1. Journal articles 

Awasthi S, Peto R, Read S, et al. 2013. Vitamin A supplementation every 6 months with retinol in 1 million preschool children in North India: Devta, a cluster-randomised trial. Lancet 381:1469–77. doi: 10.1016/S0140-6736(12)62125-4

In the reference list, the first three authors are listed before et al. There is a period at the end but no periods are used after authors’ initials. A period is placed after the date and again after the article name. The journal name is followed by the volume number, a colon and then the page numbers—with no spaces--and a fourth period. It is optional to include the issue number for journals where pagination is sequential throughout a volume. It is optional to list entire page numbers in the page range at the end.

  1. Books and reports follow a similar format: author, date, title. Then comes city of publication followed by colon and the name of the publisher. Each important word, along with the first and last words in a title are capitalized.

Beaton GH, Aronson KJ, Edmonston B, et al. 1993. Effectiveness of Vitamin A Supplementation in the Control of Young Child Morbidity and Mortality in Developing Countries. Geneva: Administrative Committee on Coordination-Subcommittee on Nutrition (ACC/SCN). https://www.unscn.org/web/archives_resources/files/Policy_paper_No_13.pdf

  1. Book chapters or articles within an edited book. The book should be referenced as in the example above, except the author(s) are usually editors, identified as First comes the name of the author(s) of the chapter and year. Then the title of the chapter. This is followed by “In:”, then the names of the editors, followed by “Eds.”, then the title of the book, the city and the publisher. Last comes the page numbers of the chapter referred to.

Allen, C. 2007. Bacteria, bioterrorism, and the geranium ladies of Guatemala. In: Cabezas AL, Reese E, Waller M, editors. Wages of empire: neoliberal policies, repression, and women's poverty. Boulder (CO): Paradigm Press. p. 169-177.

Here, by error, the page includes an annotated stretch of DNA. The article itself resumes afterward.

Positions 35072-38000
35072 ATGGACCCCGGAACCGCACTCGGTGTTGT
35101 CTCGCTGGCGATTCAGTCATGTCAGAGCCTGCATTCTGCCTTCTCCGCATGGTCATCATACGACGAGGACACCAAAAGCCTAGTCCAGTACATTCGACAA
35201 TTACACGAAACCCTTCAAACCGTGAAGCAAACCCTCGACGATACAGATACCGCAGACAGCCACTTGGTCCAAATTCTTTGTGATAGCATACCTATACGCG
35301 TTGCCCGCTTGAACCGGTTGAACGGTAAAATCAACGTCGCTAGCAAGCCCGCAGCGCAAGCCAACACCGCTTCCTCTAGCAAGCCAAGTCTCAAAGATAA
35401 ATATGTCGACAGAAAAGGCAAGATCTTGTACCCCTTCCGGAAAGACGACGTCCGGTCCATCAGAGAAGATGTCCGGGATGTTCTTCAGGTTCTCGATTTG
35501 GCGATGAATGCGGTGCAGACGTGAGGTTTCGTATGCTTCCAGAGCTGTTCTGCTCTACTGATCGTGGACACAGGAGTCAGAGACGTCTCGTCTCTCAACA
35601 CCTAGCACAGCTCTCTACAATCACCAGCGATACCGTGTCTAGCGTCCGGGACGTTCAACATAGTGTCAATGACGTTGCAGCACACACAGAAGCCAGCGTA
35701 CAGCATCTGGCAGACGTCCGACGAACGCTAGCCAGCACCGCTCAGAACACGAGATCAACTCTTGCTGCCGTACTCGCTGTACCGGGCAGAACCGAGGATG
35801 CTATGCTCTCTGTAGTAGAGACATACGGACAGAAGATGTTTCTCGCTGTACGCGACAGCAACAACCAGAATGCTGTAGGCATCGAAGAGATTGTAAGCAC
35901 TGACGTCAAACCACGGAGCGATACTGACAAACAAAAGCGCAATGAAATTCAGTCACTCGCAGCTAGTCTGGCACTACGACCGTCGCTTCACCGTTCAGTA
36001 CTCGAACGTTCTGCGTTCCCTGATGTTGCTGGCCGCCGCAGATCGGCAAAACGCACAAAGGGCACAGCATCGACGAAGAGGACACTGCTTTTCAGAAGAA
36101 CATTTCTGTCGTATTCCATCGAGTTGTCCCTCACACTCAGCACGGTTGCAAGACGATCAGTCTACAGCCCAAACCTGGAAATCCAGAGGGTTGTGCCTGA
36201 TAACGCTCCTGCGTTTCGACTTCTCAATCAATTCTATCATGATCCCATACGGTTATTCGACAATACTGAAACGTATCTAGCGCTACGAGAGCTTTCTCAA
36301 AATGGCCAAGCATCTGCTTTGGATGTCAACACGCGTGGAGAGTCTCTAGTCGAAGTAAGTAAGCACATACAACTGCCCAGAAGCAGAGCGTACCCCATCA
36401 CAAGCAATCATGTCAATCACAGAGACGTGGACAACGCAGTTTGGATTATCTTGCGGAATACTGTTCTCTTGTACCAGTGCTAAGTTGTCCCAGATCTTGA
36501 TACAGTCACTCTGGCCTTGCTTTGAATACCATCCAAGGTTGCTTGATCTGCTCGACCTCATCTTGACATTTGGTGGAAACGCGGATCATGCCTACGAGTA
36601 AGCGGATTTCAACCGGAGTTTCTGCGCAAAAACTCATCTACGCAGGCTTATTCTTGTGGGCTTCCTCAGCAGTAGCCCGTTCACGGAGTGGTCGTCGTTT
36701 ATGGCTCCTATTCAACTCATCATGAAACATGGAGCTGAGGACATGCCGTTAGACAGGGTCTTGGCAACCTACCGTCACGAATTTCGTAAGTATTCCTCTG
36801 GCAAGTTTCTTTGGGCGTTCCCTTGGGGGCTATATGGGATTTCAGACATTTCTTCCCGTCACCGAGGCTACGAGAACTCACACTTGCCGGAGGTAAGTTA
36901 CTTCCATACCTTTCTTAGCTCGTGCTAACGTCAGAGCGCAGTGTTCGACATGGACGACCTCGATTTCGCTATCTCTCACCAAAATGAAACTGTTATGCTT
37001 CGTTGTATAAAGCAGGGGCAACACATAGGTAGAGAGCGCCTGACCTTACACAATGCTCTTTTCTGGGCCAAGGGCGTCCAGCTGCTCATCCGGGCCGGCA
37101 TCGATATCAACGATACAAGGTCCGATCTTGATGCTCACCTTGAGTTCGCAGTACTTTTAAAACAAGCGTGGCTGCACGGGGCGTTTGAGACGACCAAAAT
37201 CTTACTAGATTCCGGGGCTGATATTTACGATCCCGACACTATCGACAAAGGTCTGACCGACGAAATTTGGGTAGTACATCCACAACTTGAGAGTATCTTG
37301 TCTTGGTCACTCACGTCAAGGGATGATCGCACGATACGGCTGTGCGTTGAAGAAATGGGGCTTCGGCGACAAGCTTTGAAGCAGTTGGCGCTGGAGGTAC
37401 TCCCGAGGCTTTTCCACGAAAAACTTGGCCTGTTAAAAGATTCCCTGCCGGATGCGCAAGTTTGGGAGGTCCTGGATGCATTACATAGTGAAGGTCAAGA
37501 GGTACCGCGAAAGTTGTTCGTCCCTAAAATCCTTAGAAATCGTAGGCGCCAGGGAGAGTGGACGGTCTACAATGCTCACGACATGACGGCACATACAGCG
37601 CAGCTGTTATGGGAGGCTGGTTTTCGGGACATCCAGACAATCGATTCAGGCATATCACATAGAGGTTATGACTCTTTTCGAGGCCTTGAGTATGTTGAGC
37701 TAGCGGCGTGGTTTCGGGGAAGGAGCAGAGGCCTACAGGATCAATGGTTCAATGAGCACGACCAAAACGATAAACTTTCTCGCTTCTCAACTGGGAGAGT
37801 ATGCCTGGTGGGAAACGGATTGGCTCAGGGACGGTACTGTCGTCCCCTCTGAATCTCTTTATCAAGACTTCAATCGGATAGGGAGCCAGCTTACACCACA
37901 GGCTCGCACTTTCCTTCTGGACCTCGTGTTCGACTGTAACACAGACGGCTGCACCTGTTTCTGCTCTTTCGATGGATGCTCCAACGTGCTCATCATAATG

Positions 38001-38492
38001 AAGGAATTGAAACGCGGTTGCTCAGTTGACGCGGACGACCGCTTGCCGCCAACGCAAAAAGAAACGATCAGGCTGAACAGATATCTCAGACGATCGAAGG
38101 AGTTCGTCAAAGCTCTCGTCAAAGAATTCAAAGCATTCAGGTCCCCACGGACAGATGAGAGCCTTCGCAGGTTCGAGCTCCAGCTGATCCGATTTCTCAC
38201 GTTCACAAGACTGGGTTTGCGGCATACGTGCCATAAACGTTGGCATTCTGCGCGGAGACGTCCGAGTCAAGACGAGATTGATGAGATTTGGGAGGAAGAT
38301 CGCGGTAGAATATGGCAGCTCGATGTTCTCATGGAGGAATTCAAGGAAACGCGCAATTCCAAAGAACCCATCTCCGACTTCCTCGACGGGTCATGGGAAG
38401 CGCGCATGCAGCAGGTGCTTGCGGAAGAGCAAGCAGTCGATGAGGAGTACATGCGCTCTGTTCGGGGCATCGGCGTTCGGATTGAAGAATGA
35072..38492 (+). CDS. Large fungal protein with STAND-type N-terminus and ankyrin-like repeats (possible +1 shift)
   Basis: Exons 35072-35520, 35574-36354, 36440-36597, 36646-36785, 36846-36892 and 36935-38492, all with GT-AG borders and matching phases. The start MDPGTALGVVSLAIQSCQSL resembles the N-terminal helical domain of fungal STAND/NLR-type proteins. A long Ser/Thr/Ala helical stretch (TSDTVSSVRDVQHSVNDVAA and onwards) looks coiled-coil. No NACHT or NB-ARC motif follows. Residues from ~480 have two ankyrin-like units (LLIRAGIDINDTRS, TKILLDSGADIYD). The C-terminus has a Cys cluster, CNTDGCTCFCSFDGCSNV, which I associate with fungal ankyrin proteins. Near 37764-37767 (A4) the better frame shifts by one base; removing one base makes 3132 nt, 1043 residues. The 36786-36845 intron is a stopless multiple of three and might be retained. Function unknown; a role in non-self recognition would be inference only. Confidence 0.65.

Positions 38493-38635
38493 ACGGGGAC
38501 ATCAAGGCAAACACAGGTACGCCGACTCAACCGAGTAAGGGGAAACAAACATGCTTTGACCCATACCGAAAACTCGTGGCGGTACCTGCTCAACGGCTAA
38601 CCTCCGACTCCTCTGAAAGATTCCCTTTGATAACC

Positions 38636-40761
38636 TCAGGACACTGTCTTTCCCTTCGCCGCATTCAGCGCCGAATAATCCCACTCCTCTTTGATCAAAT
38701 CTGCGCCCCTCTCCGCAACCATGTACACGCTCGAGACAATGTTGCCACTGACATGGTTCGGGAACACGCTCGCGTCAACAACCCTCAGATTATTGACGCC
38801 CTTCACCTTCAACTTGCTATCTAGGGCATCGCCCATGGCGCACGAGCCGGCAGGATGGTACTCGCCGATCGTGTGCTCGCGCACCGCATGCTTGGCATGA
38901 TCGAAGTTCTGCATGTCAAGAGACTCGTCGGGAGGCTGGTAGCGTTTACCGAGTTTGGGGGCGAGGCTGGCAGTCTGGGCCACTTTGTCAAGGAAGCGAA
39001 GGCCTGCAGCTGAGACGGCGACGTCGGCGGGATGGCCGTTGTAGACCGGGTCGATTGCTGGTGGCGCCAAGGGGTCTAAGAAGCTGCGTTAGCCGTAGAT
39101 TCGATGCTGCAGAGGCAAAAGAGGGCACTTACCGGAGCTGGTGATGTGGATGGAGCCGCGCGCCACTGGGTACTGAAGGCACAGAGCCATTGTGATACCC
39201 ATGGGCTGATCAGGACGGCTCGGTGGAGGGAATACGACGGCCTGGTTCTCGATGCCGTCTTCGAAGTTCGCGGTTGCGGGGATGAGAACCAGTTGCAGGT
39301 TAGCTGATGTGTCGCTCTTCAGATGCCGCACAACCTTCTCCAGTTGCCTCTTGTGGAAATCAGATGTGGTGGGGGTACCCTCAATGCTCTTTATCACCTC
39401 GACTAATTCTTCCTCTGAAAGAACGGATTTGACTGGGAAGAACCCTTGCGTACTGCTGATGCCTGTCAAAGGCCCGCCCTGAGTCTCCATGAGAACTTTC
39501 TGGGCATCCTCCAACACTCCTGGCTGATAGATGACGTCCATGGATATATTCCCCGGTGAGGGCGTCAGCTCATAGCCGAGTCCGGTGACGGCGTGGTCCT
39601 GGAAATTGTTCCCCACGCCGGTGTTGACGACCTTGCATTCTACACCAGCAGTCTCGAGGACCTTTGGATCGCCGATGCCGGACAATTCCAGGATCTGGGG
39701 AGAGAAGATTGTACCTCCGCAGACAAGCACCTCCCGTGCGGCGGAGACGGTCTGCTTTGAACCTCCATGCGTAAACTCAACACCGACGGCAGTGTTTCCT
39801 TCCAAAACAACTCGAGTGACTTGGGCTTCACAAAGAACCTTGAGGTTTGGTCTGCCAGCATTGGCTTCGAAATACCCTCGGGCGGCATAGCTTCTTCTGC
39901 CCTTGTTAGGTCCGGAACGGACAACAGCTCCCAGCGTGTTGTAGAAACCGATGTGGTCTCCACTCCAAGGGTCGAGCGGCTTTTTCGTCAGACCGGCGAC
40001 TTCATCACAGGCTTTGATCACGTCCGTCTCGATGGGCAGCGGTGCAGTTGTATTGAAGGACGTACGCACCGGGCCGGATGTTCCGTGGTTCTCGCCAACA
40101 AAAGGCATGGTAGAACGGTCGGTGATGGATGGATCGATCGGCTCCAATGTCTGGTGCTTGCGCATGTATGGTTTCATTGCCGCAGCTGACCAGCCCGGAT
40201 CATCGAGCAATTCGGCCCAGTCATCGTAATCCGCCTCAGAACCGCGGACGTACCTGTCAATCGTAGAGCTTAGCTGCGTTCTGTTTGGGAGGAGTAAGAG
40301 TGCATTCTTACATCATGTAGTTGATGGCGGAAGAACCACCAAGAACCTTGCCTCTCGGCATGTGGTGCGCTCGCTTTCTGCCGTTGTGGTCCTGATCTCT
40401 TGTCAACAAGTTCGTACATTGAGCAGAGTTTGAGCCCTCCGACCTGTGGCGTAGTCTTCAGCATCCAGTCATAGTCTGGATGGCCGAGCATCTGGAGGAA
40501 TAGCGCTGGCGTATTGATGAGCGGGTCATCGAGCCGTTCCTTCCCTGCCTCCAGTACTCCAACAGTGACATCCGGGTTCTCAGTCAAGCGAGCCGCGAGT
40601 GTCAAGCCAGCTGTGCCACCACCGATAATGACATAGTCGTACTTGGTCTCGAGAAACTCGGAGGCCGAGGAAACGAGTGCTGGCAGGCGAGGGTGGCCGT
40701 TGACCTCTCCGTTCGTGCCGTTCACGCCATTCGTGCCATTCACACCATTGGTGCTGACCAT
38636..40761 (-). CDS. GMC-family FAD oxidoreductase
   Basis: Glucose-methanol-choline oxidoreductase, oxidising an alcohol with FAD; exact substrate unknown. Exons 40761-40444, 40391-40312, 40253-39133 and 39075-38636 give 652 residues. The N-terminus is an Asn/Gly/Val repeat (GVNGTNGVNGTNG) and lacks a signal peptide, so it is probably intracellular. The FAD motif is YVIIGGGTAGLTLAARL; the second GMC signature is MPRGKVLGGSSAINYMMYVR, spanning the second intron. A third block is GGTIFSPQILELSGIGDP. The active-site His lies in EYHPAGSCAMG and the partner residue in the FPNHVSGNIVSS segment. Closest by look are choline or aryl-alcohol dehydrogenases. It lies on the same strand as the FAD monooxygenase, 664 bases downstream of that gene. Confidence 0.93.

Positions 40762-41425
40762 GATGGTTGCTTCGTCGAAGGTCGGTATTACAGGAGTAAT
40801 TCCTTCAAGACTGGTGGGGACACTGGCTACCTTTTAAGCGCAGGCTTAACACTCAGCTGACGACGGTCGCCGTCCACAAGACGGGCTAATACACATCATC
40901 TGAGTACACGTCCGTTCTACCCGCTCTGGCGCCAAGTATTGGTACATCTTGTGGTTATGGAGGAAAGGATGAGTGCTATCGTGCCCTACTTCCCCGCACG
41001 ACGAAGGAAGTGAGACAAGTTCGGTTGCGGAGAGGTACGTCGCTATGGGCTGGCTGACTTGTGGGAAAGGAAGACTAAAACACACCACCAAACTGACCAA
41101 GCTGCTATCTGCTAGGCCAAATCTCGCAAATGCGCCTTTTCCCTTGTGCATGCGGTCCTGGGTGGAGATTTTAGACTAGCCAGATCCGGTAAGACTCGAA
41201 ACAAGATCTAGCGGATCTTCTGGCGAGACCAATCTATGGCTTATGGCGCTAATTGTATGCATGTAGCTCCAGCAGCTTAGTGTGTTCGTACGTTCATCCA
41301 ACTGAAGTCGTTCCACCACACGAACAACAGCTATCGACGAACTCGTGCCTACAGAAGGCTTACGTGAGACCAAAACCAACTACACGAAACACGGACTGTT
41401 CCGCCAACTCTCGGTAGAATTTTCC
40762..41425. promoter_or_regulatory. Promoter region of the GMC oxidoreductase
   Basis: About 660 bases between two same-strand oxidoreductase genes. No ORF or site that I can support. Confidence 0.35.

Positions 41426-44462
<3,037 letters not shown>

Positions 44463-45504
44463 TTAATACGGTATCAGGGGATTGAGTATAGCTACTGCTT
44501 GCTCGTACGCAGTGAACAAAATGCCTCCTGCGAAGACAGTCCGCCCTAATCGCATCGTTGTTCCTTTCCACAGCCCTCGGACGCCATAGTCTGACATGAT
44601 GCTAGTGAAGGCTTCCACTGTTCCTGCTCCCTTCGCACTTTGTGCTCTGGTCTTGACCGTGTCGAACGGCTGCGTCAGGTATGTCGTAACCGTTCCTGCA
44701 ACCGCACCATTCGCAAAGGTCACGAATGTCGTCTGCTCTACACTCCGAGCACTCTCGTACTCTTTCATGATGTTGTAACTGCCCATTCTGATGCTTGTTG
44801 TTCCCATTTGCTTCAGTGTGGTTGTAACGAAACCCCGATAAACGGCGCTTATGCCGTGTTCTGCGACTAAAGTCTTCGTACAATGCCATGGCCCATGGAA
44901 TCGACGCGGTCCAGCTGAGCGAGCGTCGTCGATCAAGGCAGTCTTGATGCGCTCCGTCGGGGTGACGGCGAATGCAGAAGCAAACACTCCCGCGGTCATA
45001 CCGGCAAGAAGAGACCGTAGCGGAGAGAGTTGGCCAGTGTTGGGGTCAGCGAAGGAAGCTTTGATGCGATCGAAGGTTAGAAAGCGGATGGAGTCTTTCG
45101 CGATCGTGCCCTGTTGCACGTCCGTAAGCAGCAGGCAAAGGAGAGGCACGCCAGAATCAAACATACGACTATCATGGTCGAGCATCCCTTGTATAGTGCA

As part of the submissions process, you will be required to fill in a page asking for a range of information. These metadata are shared widely on the internet and thus assist people in finding your paper, for example in Google Scholar searches. So be complete. Add each author's name in the correct order. When you type in the names of disciplines involved (example: public health nutrition) or key words (example: infant feeding), you must place a comma at the end of each and then hit return or they will all be combined into a single word--and thus be useless. Since every word in an abstract entered as metadata will be searchable, you might want to write one even if you feel your paper is too short to actually need one. Choose key words that are relevant but not in your abstract. 

Please upload an image for your paper. Browse for it on your computer, as drag and drop doesn't seem to work. This image will then appear beside your title on the table of contents. Either use an image of your own or upload one available free and with no copyright restrictions from the internet.  

World Nutrition usually subjects submissions with referenced scientific content to a double-blind review process. Reviewers should not know the identities of the authors, and the contributing authors should not know the identities of the reviewers. To facilitate this concealment process, authors are asked to submit a “blinded” version of their manuscript with the cover page or title page submitted as a separate file. If published, the title page will be added after review. Thus no author's name should be on the manuscript itself. The file name should also not include names or initials. However, do NOT remove your name from any references you are the author of. 
It is also important to remove metadata in the Word document itself that might convey the author’s identity. The procedures are different for PC users and Mac Users:
FOR PC USERS: The method to use depends on the version of Word. Go to Help and ask how to remove personal information
FOR MAC USERS: Click Tools (on the top bar)>Protect Document>Scroll down to Privacy>Check box for “Remove personal information for this file on save">Save>OK>Save


In the context of the journal World Nutrition, conflict of interest (CoI) can be defined as “a situation that is present when there is a meaningful risk that a primary professional interest might be unduly influenced by incompatible interests.”  Awareness of CoI’s are important to authors and readers in maintaining the integrity of World Nutrition.

                An example